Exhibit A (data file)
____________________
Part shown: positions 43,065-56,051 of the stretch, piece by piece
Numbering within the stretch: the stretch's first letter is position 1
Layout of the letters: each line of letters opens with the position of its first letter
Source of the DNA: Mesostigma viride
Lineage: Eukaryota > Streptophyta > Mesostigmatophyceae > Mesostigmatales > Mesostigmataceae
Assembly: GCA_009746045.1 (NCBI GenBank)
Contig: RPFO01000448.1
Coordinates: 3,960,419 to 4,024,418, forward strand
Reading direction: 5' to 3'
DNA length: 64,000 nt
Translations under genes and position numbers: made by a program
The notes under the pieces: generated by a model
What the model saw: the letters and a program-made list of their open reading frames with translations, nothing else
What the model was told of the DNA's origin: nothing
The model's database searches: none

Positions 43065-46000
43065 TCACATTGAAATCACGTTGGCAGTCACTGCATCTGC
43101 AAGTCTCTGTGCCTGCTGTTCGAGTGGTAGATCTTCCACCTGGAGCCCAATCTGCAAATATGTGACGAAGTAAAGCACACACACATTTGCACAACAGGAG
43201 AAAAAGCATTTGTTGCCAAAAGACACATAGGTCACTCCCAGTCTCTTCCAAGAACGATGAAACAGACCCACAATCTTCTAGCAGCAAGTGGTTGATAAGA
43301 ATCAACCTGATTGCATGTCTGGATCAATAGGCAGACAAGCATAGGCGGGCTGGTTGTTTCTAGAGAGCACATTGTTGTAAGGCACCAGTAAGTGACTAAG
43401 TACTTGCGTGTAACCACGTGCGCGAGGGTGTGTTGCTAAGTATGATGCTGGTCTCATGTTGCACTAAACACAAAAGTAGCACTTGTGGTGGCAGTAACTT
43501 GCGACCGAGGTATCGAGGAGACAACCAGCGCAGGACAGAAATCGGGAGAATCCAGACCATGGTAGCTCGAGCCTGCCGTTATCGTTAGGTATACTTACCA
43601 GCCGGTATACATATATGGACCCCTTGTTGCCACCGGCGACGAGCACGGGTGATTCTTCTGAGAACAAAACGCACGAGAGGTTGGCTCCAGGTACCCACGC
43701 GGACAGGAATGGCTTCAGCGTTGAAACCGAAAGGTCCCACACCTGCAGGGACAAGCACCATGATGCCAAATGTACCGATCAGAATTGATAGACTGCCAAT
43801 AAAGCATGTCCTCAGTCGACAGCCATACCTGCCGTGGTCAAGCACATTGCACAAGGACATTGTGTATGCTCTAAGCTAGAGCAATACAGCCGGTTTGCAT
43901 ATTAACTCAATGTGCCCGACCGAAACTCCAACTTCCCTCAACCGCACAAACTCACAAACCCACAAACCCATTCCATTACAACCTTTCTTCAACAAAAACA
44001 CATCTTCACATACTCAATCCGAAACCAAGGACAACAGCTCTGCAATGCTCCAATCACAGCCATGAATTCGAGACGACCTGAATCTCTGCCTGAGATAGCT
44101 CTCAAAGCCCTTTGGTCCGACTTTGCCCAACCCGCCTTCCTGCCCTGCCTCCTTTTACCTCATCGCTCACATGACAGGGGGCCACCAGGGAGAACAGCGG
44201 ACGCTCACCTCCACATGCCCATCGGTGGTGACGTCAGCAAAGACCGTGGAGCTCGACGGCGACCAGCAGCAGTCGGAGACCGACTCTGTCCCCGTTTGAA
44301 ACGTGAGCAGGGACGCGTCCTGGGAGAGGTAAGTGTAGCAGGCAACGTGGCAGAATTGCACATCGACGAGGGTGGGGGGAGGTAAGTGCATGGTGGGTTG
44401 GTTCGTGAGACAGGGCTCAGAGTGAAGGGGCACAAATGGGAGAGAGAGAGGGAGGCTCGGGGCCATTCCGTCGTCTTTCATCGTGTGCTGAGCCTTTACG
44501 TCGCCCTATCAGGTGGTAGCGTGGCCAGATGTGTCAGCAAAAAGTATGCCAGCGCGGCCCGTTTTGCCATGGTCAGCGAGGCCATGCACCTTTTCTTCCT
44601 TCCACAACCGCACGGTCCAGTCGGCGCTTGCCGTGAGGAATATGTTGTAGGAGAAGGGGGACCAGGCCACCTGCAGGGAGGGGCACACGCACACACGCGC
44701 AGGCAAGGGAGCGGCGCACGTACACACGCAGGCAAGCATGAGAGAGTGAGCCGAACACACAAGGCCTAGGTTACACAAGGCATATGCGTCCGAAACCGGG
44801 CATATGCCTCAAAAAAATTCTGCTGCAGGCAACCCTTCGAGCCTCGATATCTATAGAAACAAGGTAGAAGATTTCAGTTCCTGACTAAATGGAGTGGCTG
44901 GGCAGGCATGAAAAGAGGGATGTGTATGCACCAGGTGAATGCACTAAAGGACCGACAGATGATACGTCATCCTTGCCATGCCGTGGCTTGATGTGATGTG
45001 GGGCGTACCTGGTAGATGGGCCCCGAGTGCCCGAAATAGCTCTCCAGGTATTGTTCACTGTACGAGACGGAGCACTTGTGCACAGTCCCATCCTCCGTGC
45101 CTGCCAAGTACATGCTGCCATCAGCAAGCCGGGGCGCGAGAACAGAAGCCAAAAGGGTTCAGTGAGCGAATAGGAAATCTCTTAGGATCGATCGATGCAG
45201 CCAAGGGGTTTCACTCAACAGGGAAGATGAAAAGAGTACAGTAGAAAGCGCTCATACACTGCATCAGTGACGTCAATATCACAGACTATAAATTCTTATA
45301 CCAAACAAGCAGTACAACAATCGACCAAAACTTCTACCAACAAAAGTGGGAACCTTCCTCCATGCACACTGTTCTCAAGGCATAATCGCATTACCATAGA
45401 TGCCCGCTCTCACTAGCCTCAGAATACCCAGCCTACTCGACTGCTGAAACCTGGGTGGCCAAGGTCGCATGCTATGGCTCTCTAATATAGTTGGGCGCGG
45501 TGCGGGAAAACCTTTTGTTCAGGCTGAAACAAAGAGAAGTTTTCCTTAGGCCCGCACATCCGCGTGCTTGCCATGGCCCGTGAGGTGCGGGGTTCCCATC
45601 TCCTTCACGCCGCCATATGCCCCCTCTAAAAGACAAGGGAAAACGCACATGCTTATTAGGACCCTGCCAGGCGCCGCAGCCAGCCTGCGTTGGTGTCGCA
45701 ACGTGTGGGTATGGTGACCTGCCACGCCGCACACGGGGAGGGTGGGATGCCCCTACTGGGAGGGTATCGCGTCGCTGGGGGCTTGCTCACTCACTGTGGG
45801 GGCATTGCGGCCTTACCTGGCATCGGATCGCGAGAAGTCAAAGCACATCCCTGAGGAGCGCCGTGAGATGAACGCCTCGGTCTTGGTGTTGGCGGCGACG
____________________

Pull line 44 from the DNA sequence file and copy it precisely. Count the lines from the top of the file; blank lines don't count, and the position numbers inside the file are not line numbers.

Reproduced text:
45701 ACGTGTGGGTATGGTGACCTGCCACGCCGCACACGGGGAGGGTGGGATGCCCCTACTGGGAGGGTATCGCGTCGCTGGGGGCTTGCTCACTCACTGTGGG